Then I saw the rams with the sun flashing on their horns. They were looking down at the ewes and the lambs. They stood so strong, so proud, on their own land.

We watched the sheep until they disappeared into the next valley. Then I heard Roy mutter to himself, “Nobody told me about this.”

The Forest That Disappeared

The Forest That Disappeared, Illustrations by Diane Wood

The Forest That Disappeared, Illustrations by Diane Wood

I wanted to show Jean a beautiful place where I had camped 15 years ago. It was at the entrance of an ancient forest in a distant valley. Majestic trees cast a green shade there, and a stream carried water from a cool spring. Moss lay thick upon the ground, and the silence of the forest was broken from time to time by the singing of birds and the gentle sighing of the wind.

There were more logging roads in that part of the country than there had been 15 years earlier, and I wasn’t sure which one to take.

“Try one road, and if that doesn’t work, try another,” Jean said.

That’s what we did, and we drove for another 10 miles. “The land doesn’t look the way I remember it,” I said.

“It never does,” Jean said.

Then I recognized a group of aspens. We stopped the car and walked towards them. My old campsite had been on the other side of these trees, and as we walked through the aspen grove, I remembered how beautiful the campsite was. Instead of my campsite, however, we found a wasteland.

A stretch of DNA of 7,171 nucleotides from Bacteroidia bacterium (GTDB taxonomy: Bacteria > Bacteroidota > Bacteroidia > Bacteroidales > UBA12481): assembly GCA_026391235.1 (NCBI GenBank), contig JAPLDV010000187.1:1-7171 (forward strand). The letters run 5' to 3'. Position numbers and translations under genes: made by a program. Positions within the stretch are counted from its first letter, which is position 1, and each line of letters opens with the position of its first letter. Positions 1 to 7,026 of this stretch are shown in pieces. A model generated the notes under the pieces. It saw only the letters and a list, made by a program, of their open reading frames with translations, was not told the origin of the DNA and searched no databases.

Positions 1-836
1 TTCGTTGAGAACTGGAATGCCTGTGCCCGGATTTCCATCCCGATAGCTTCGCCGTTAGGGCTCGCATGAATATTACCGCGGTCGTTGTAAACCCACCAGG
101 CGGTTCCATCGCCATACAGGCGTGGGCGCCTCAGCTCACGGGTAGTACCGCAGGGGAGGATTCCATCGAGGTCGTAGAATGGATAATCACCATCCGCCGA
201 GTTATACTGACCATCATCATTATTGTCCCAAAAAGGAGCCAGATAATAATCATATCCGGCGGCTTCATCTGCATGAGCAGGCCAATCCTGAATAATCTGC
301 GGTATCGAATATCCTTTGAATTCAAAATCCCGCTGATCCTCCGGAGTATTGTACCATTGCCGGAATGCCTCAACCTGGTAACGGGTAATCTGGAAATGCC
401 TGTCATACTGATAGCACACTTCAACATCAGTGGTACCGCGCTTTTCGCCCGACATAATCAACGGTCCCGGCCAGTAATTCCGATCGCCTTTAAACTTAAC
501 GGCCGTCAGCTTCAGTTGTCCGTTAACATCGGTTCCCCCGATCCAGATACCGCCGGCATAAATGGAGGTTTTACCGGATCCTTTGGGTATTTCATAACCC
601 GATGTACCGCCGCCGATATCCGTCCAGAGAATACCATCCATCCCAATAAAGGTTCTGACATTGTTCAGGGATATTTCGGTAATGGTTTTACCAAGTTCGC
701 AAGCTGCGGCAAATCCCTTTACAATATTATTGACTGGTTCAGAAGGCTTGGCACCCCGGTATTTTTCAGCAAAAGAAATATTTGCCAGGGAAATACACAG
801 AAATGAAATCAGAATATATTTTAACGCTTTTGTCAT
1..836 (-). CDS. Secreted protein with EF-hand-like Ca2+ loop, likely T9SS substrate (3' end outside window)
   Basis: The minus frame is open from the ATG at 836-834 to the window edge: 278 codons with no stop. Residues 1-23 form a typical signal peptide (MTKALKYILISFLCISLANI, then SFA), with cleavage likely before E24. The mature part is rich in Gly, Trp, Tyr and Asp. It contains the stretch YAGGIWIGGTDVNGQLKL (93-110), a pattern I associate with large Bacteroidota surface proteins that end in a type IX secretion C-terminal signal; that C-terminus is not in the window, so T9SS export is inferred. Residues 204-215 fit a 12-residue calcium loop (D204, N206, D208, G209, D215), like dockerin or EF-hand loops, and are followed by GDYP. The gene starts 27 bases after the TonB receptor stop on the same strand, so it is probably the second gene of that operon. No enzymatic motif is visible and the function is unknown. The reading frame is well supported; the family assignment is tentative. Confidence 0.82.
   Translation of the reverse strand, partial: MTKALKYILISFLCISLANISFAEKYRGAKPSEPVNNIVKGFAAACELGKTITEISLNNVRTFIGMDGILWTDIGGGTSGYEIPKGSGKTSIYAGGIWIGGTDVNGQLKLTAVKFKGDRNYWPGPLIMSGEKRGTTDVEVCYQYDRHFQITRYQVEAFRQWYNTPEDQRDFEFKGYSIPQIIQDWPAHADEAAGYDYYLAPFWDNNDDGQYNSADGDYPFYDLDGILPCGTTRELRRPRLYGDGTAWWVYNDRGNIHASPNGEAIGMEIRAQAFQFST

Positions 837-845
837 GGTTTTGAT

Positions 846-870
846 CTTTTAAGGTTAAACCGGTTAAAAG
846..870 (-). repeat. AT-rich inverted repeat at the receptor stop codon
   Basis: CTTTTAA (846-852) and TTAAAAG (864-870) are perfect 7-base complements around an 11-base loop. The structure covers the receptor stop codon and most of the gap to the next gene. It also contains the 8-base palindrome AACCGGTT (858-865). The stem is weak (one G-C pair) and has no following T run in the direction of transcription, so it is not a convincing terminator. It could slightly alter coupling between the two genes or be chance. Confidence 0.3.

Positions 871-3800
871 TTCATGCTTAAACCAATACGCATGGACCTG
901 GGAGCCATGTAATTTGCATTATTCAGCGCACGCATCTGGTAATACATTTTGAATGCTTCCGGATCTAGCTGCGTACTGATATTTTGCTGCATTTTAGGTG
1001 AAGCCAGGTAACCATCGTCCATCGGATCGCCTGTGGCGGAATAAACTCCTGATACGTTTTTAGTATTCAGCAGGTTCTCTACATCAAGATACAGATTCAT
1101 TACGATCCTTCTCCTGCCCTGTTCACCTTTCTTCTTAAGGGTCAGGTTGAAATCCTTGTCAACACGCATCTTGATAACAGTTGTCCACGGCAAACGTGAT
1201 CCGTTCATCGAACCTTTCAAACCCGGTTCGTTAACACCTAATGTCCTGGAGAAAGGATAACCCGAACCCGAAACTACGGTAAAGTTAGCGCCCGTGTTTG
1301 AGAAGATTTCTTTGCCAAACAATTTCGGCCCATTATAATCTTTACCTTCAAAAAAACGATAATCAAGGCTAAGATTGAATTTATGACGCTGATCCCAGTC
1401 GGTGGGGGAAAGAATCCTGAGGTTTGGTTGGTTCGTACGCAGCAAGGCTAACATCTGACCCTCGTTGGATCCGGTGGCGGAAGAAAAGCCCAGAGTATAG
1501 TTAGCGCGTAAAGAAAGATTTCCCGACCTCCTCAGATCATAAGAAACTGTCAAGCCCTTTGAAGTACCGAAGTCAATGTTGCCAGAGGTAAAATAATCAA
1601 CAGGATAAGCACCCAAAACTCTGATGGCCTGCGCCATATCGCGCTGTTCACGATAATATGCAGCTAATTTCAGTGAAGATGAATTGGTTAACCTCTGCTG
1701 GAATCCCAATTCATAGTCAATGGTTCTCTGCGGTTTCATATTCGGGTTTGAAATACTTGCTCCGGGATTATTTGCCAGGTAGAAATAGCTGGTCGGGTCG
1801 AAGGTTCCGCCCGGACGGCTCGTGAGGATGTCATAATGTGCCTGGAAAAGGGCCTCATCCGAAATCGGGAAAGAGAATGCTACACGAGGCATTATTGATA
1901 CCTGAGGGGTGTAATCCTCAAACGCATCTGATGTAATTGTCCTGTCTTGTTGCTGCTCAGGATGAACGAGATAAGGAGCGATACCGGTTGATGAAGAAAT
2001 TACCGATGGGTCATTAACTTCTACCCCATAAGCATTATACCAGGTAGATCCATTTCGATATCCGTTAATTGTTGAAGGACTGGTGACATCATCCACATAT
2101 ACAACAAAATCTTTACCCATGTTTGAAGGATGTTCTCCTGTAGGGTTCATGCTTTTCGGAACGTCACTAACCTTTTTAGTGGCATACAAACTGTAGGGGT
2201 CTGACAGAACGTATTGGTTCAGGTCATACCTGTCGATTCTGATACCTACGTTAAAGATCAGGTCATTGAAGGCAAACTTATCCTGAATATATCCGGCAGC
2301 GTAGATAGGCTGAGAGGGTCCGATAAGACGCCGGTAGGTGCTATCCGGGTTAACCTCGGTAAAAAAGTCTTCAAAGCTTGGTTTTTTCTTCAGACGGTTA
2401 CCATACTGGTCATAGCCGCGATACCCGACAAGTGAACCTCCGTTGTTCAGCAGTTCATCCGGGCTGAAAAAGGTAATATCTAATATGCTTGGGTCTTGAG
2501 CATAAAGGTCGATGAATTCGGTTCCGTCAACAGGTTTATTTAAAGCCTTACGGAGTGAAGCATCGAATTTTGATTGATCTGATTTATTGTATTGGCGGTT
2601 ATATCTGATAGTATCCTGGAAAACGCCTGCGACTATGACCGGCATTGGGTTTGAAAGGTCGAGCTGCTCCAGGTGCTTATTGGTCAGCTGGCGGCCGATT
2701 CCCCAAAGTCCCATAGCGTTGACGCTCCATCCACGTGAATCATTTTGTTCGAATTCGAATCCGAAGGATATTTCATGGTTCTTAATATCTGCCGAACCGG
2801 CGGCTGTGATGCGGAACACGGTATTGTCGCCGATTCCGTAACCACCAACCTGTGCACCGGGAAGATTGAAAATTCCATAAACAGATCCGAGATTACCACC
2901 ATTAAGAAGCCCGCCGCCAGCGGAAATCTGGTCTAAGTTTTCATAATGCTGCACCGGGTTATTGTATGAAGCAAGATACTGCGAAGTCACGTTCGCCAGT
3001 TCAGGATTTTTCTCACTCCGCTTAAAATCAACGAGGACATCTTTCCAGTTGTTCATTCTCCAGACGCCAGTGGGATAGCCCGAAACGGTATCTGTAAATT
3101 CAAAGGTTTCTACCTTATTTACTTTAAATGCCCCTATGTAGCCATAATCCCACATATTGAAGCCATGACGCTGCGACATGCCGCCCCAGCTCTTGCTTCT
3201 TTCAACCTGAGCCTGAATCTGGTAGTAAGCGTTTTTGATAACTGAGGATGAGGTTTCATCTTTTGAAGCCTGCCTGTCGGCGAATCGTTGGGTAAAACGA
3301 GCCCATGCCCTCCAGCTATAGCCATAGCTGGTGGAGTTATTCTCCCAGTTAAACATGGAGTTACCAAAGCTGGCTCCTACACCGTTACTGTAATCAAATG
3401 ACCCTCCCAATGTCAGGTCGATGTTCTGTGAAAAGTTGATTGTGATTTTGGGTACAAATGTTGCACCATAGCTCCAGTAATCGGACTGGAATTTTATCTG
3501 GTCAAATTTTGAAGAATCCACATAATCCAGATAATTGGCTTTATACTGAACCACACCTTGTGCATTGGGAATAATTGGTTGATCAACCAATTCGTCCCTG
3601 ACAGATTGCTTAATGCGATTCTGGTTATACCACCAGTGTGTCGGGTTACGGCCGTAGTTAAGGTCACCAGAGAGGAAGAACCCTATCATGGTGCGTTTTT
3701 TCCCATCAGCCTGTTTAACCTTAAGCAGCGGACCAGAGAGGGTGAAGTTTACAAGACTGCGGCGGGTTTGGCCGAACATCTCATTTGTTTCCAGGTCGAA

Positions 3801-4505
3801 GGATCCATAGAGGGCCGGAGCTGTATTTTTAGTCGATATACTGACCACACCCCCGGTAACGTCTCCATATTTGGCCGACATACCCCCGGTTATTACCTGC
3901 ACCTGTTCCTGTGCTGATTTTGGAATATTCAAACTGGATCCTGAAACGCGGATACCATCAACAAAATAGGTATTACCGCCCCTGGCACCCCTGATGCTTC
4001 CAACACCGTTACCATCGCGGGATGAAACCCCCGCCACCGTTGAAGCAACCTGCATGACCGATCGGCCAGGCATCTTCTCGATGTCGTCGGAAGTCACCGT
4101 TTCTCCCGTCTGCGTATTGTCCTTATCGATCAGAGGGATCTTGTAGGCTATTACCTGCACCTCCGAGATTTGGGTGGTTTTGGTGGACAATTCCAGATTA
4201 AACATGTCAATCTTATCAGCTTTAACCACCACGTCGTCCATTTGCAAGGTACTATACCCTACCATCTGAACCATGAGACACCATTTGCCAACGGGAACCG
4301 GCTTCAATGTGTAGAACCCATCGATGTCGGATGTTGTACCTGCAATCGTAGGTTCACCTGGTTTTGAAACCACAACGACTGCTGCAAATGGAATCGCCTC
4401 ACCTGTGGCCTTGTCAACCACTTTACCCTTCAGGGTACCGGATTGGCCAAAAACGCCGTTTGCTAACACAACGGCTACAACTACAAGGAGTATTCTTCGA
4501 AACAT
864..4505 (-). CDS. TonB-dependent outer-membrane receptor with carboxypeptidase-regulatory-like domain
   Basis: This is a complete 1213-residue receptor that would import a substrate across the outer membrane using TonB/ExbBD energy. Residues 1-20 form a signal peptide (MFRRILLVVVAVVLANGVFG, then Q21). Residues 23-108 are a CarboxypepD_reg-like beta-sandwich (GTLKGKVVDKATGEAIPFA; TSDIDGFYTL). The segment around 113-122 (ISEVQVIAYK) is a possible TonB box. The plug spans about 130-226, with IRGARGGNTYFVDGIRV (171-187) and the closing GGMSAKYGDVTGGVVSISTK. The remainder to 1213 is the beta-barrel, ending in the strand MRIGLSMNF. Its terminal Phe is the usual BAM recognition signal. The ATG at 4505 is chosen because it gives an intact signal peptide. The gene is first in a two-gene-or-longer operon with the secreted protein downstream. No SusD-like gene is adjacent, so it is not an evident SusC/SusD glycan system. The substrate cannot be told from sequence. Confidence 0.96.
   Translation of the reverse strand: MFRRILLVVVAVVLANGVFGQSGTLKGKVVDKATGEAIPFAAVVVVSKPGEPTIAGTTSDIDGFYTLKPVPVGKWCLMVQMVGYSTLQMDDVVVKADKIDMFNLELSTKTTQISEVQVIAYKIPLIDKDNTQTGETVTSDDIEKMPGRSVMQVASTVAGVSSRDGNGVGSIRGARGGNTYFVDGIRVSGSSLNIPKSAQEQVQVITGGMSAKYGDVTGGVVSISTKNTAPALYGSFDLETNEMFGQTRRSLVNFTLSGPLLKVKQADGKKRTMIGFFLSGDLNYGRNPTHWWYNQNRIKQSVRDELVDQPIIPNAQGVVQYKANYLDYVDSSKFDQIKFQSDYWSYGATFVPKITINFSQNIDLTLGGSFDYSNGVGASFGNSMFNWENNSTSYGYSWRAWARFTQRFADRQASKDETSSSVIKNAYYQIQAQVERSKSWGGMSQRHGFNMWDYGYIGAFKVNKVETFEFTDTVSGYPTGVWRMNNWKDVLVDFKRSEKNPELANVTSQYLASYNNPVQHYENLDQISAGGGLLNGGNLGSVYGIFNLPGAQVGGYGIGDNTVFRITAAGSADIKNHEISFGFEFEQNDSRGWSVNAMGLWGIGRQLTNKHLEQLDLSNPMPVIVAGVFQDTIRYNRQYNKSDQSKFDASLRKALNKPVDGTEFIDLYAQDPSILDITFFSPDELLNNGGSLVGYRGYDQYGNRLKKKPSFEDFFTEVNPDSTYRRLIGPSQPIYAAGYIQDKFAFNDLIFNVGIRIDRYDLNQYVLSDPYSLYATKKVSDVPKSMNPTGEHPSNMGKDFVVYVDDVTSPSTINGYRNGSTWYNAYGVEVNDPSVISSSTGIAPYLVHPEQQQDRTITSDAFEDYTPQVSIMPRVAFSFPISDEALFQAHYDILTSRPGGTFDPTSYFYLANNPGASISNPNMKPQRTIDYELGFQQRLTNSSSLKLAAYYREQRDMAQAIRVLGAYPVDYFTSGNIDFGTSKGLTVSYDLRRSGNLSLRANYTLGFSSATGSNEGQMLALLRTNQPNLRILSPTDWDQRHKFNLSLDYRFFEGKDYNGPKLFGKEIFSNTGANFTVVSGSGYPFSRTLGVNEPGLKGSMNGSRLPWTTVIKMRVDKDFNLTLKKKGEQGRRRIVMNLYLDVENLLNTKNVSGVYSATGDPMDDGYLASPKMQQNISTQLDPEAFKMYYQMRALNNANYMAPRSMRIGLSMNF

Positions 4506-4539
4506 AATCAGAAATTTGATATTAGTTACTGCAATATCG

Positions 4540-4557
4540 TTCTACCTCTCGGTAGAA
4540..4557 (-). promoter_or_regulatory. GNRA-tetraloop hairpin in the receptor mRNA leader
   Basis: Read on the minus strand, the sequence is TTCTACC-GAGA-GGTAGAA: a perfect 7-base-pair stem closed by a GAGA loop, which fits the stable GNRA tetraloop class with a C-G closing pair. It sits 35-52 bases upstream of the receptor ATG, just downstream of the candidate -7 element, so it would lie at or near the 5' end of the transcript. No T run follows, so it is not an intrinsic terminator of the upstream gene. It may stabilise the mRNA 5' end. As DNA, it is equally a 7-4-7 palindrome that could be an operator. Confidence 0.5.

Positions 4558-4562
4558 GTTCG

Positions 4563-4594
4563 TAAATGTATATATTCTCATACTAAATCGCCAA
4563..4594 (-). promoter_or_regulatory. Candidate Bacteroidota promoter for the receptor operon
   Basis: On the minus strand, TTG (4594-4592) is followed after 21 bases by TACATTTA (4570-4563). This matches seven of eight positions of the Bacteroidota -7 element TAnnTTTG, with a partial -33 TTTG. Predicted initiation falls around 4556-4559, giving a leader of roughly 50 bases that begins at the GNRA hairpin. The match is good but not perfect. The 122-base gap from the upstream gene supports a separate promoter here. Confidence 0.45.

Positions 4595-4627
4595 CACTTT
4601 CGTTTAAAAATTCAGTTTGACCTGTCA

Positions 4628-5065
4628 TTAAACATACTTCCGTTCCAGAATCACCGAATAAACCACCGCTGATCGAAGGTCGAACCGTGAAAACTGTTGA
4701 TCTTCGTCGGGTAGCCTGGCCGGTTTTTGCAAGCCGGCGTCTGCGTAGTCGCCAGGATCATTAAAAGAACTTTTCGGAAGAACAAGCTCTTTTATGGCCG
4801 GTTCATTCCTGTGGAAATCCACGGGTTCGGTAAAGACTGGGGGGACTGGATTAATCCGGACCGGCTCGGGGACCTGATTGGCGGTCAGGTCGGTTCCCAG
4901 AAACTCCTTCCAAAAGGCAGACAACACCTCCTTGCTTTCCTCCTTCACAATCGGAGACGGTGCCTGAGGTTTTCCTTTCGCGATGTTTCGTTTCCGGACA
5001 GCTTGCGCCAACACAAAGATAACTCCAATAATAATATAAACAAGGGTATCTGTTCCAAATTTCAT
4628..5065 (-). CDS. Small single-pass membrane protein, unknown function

Where my tent had stood was an abandoned landing for a logging operation. The grass-covered clearing was gone. The trees that had given me shade were gone. The spring that had given me water was a muddy pool, buried under 10 feet of debris.

The ancient forest was gone. Not one tree left.

I rushed this way and that way, looking for a forest that had disappeared. Jean, struggling to keep up with my furious pace, shouted, “Sandy, what’s wrong?”

I turned to her, not answering. An entire forest couldn’t disappear like that. Maybe I was in the wrong place. “If I can find my bearings, everything will be as it was before,” I said to myself.

Rushing up a steep hill, I reached a place where I could see more clearly. Fifteen years ago, I had climbed up here at night with the moon full and the night so bright I could walk through the forest without danger. From the crest of this hill I had seen the moon shining on the valley, the ancient forest, and the snow-peaked mountains. Fifteen years later all I could see was a catastrophe of stumps and broken limbs.

“I wanted to show you a sacred place,” I said to Jean.

“Yes,” Jean replied.

“There’s no restraint here, no respect,” I said, and I thought of the gigantic corporations that will not rest until they have cut down every tree on earth, or sold every cupful of pure water. “Such utter destruction, and for what moral purpose?” I continued. “They don’t know what they’re doing. It is themselves they murder.”

“And us,” Jean said.


(Note:  When Sandy wrote this poem, the government agency in charge of unemployment insurance and certain kinds of training for unemployed people was called “Manpower.”)

* * *

Rejected you were
by family, school,
and the closed world of work.
Delicately, like a swan,
you sailed into the street,